BRICS has invited six new members to join in the most dramatic expansion of the bloc since it was formed, South African President Cyril Ramaphosa announced Thursday at the conclusion of the three-day BRICS summit in Johannesburg.
Saudi Arabia, Iran, the UAE, Argentina, Egypt, and Ethiopia were invited to join BRICS as full members starting in 2024. The admission of the nations will more than double the size of BRICS, which currently includes Brazil, Russia, India, China, and South Africa.
The five BRICS nations account for over 40% of the world’s population, and the bloc is viewed as a counterweight to the US-led global economic order. The list of invitees is significant as it includes some US allies, such as Saudi Arabia and Egypt, and also Iran, which is heavily sanctioned by the US.
US sanctions have spurred the growth of an alternate global financial system and de-dollarization efforts, especially in the wake of the Russian invasion of Ukraine. Russia has found new markets for its oil in India and China since the US-led Western sanctions campaign cut off most Russian energy exports to Europe.
The agreement to invite new countries is significant also because it wasn’t clear if India would be on board with the expansion. While becoming a significant buyer of Russian oil, India has also been expanding military ties with the US, as Washington views New Delhi as a key to its strategy against China in the Asia Pacific.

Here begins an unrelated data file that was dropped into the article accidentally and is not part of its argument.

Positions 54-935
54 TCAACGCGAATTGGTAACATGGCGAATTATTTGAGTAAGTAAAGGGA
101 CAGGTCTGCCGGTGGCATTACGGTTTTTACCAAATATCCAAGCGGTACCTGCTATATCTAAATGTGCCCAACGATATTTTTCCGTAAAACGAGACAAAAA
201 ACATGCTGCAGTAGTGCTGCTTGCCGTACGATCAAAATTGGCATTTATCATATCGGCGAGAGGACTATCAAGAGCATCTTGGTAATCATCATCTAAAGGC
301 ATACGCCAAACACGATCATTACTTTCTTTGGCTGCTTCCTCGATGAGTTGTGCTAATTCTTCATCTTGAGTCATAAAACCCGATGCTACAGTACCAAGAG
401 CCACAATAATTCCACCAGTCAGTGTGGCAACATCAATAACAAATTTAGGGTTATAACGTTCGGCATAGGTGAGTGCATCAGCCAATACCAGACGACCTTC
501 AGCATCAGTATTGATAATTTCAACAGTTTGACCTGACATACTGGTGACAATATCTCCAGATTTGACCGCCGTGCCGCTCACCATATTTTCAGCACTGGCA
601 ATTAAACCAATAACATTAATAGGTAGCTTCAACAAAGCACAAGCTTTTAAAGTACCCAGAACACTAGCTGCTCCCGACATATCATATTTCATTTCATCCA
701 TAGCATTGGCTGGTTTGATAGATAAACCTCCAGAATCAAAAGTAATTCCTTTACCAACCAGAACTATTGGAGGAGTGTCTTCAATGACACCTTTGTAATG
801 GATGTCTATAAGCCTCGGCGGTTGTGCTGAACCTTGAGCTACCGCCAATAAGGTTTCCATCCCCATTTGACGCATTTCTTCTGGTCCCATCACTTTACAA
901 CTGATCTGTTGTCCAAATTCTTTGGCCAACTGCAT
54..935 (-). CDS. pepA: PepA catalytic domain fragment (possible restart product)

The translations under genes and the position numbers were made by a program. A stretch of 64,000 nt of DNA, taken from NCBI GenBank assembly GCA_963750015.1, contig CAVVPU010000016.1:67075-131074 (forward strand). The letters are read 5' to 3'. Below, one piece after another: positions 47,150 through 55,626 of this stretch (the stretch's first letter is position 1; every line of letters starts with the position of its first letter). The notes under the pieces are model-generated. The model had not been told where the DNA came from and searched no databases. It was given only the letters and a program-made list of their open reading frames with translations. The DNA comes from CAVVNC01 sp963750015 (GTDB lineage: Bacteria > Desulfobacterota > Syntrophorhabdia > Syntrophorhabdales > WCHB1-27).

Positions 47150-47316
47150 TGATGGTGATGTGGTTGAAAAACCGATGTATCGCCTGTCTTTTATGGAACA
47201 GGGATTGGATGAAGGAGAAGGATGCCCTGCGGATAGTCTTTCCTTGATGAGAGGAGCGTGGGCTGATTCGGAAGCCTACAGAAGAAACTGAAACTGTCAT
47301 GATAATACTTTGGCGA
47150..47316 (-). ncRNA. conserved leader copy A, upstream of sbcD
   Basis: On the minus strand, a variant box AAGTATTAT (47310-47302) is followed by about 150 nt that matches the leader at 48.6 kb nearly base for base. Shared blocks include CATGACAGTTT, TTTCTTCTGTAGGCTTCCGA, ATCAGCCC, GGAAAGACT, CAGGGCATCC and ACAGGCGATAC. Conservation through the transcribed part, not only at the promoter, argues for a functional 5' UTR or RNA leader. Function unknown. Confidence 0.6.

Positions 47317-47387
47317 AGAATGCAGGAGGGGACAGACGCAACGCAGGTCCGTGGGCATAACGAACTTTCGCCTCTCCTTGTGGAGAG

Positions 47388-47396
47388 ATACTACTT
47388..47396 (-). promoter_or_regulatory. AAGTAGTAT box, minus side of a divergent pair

Tensions have been high between China and India over their disputed border in the Himalayas since the 2020 Galwan Valley clashes, which left at least 20 Indian and four Chinese soldiers dead. The US took advantage of the tensions and signed a new military pact with India to help with the surveillance of Chinese troops near the border, allowing the US to provide India with intelligence during a skirmish in 2022.
Chinese President Xi Jinping and Indian Prime Minister Narendra Modi discussed the disputed border, known as the Line of Actual Control (LAC), on the sidelines of the BRICS summit on Thursday.
According to The South China Morning Post, Indian Foreign Secretary Vinay Kwatra said Modi had expressed concerns to Xi and that the two leaders “agreed to direct the relevant officials to intensify efforts at expeditious disengagement and de-escalation.”
China and India have deployed more military assets to the region since the 2020 clashes and have failed to reach any breakthroughs after 19 rounds of military negotiations but have agreed to keep talking.